Barbara proudly introduced me as one who meets with terrorists, “Rama holds their hands, looks into their eyes and asks them what they FEEL.” To me, this was quite a normal experience but to Barbara the impact was magical. I shared a few stories of compassionate listening and the transformational impact of this simple practice. And how it was possible to bring two warring republics of the Soviet Union together in Kiev, Ukraine when three governments failed. These stories were simply to demonstrate possibilities that go beyond our rational understanding
I shared my experience with the Dali Lama in the Middle East. We hiked up a mountain for a sunrise meditation. He gazed out over the terrain where four countries of the Middle East meet. He said, “I don’t see any environmental borders here, which makes me think that the only borders are those within the human mind.” I used this story to illustrate how we can transcend our stereotypical borders, “What is perceived as a terrorist on one side of the border, is seen as a freedom fighter on the other side.”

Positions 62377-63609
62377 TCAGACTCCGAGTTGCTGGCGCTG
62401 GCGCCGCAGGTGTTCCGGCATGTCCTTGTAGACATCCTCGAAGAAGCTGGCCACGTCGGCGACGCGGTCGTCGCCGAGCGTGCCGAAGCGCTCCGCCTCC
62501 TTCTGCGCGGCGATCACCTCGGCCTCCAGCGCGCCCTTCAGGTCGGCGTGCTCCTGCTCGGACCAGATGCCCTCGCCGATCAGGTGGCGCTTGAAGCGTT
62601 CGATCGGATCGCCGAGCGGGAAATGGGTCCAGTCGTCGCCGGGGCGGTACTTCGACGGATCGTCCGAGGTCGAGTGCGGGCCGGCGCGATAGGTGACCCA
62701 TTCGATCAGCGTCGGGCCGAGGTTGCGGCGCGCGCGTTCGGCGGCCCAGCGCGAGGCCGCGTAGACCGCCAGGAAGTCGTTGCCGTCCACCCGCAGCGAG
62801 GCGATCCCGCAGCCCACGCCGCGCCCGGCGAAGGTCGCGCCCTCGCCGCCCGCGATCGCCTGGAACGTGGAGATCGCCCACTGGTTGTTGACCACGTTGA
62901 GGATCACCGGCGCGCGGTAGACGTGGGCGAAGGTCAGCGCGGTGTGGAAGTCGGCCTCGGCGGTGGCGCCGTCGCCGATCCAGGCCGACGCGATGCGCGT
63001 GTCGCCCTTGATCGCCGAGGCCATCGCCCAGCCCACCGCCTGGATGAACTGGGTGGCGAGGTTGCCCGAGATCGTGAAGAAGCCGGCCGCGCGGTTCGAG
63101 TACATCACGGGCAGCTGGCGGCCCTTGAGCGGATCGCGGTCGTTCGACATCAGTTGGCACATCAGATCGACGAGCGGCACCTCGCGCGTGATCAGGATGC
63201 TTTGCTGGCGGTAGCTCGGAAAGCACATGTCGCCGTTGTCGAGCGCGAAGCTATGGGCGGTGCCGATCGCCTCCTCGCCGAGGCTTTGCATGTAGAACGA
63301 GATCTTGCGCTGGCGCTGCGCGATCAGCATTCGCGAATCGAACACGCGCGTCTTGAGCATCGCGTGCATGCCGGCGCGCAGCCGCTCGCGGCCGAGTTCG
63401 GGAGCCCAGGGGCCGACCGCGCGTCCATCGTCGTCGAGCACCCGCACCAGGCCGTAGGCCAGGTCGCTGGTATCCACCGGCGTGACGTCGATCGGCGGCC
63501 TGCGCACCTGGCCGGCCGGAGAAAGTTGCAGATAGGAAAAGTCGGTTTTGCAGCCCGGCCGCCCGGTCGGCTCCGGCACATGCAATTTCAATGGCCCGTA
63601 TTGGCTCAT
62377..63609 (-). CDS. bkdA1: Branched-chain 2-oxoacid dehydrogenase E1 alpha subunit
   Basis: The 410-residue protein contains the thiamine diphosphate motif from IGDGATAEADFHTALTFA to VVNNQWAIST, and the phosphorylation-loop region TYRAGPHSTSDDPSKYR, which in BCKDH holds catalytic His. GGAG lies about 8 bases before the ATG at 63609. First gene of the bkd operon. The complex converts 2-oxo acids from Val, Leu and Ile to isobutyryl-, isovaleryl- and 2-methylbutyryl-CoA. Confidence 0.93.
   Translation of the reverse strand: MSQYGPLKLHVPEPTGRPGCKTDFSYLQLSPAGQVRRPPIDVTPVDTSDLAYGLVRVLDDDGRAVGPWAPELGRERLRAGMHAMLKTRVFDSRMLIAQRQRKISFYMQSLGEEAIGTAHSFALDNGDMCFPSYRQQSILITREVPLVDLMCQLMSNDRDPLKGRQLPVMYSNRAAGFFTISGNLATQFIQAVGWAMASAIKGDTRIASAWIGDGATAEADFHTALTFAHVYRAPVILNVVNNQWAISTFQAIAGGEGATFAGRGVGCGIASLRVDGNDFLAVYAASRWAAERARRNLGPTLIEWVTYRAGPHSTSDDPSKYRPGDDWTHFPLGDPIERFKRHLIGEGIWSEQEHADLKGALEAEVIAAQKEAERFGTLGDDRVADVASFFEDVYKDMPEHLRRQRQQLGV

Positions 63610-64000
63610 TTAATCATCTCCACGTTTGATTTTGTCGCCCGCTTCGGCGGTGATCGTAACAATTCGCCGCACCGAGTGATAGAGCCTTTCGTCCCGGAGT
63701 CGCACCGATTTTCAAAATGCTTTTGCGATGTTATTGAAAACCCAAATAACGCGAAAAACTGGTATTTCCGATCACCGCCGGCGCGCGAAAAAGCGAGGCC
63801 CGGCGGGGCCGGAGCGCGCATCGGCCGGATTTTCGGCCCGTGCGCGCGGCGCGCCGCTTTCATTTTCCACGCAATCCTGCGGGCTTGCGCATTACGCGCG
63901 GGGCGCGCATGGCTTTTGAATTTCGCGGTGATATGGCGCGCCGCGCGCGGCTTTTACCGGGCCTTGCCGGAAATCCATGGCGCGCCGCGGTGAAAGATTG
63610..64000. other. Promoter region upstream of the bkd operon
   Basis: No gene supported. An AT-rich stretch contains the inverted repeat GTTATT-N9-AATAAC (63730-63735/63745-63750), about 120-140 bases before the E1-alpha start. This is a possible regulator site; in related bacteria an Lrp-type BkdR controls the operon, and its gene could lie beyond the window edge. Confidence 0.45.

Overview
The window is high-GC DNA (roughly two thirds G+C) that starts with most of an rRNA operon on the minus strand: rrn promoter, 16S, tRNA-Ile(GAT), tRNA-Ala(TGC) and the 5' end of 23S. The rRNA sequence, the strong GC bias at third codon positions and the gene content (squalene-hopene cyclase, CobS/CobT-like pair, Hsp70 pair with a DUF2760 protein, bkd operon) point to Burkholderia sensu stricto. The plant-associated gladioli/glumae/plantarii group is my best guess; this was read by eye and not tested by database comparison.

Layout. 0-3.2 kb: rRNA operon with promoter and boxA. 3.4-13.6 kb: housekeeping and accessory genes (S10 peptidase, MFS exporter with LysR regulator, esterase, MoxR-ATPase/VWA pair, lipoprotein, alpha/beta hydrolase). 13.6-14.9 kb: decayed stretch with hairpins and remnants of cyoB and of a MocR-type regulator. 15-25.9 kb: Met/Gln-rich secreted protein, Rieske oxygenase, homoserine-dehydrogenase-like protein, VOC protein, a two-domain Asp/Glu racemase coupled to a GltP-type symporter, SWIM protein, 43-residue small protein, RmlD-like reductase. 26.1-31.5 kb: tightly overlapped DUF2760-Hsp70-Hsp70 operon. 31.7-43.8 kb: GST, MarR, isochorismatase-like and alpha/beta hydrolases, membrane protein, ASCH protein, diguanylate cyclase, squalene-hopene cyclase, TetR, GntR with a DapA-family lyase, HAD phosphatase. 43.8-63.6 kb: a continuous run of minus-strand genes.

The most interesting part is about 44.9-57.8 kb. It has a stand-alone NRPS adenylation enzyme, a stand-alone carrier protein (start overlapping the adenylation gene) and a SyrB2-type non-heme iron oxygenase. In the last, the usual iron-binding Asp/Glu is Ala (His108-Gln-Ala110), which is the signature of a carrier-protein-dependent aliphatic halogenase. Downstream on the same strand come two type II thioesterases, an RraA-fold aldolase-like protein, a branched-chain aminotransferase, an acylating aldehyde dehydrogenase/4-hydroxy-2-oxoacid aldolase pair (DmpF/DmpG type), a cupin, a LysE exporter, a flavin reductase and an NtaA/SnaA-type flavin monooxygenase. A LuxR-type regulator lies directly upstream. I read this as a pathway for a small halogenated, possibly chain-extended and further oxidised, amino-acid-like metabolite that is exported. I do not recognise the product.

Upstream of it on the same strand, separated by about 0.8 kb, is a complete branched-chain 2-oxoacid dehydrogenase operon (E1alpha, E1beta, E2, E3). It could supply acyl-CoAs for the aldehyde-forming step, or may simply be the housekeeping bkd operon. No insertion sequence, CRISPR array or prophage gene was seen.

Bharat, who was sitting next to me, was moved by this simple presentation. He turned to me and announced to those present in the room, “Rama does not practice compassion but after many long years of being steeped in deep practices, she holds compassion in every cell of her Being. No matter who she meets, they feel it.”
I thought, I have never met him before, how does he know all of the physical, mental and emotional practices of Yoga I have pursued for 50 years? How can anyone know that my practice is continual self-observation in daily life? I apply the model of the Yoga Sutras in all walks of life, every action and interaction, in all relationships, with Yoga students, friends and family that can be the most difficult of all.
My practice has always been a continual refinement of my own evolutionary process. How can I be the change I would like to see within the world? How can I perform actions that do not harm? How can I speak only the words that heal rather than wound the hearts of others? How can I refine my thoughts so they contribute to a more peaceful world rather than a world of more division, separation, anger, and lack of forgiveness.